Apple is yet to introduce touchscreen displays into its PCs and seem to be undeterred that other manufacturers have been making touchscreen laptops for years. Although if Apple integrates its iOS apps to its Mac lineup its stance that touch panels are for phone and tablets alone might change.
But prior to the time Apple decides to have a change of heart, you can hack touch screen functionality onto a MacBook. The Project Sistine method saves you $98 you'd spend on getting a third party gadget like the $99 AirBar. You could add a touch functionality to a MacBook with just about $1 worth of hardware with the Project Sistine method.
The technology used to achieve the touch screen is based on a simple physical principle — By mounting a mirror over a laptop’s webcam, you view it from a sharp angle and then you’re able to see objects close to the screen, along with their reflections.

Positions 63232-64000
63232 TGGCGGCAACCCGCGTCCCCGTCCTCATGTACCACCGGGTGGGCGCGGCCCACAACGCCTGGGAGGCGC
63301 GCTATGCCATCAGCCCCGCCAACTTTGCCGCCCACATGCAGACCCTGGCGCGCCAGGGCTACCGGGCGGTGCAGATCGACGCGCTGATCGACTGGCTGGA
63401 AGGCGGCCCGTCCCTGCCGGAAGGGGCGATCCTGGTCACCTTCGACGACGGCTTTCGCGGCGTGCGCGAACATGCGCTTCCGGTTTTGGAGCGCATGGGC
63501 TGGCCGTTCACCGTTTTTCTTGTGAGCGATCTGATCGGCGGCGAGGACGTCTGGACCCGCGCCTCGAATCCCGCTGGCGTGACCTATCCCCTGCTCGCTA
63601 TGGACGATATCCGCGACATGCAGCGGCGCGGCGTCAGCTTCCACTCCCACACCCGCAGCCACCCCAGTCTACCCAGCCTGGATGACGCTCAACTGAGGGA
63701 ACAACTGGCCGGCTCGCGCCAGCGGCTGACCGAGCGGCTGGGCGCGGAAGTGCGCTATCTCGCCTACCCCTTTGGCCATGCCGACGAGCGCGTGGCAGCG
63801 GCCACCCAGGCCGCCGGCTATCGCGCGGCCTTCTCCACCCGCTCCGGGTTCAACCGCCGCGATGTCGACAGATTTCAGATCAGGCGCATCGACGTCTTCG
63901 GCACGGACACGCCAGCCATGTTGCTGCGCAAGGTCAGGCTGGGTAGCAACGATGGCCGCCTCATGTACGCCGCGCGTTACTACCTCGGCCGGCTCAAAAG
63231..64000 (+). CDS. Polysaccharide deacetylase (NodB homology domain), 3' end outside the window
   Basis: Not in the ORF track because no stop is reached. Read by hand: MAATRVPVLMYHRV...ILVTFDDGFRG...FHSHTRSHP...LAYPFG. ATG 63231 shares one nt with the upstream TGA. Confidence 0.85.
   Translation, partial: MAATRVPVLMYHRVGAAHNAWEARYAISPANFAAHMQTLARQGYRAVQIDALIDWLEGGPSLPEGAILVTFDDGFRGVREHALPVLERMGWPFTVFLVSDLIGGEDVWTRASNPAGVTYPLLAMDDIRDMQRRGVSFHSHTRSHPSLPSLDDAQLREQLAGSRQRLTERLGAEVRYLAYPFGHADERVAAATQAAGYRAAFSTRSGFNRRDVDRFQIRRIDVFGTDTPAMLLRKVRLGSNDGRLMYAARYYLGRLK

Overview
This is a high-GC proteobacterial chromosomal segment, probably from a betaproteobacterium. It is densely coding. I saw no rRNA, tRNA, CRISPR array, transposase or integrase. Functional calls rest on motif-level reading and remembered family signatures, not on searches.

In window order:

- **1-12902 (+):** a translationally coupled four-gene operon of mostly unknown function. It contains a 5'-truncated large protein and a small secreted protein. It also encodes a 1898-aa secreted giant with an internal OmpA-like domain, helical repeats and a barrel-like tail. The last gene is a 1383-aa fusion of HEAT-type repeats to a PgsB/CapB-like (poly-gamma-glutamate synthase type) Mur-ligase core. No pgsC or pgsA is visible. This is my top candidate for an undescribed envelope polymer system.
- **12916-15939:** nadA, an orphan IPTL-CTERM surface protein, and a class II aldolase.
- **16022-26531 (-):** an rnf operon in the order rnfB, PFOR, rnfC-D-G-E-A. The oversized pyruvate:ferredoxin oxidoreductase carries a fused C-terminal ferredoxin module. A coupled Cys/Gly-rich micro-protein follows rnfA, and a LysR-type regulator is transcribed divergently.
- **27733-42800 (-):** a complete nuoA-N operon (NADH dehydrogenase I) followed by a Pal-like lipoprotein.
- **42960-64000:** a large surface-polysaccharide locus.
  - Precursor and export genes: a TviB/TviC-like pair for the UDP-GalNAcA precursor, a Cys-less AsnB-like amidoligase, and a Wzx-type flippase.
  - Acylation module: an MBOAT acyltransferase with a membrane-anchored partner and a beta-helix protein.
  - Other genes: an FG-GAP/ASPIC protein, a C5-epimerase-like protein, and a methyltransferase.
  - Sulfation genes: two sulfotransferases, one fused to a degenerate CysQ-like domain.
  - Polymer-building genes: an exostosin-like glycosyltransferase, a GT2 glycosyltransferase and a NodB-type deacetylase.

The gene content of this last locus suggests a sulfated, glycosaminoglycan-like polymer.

When you put your finger close to the screen, both your finger and its reflection can be seen. When your finger touches the screen, it is registered as a click. The software utilised is classical computer vision algorithms and a tool called ShinyTouch which uses a 2D camera to capture 3D touch input. The software sends touch events to the computer’s operating system as if it were a mouse.
The project was developed by Anish Athalye, Kevin Kwok, Guillermo Webster, and Logan Engstrom. It was organised in 16 hours and utilise hardware parts that you could find in drug stores that cost $1. The parts include; A small mirror, a rigid paper plate, a door hinge and hot glue. The paper plate and door hinge create a frame where you can place the laptop on while the mirror is held in place by the hot glue. This causes the camera to look down revealing objects close to the screen, along with their reflections.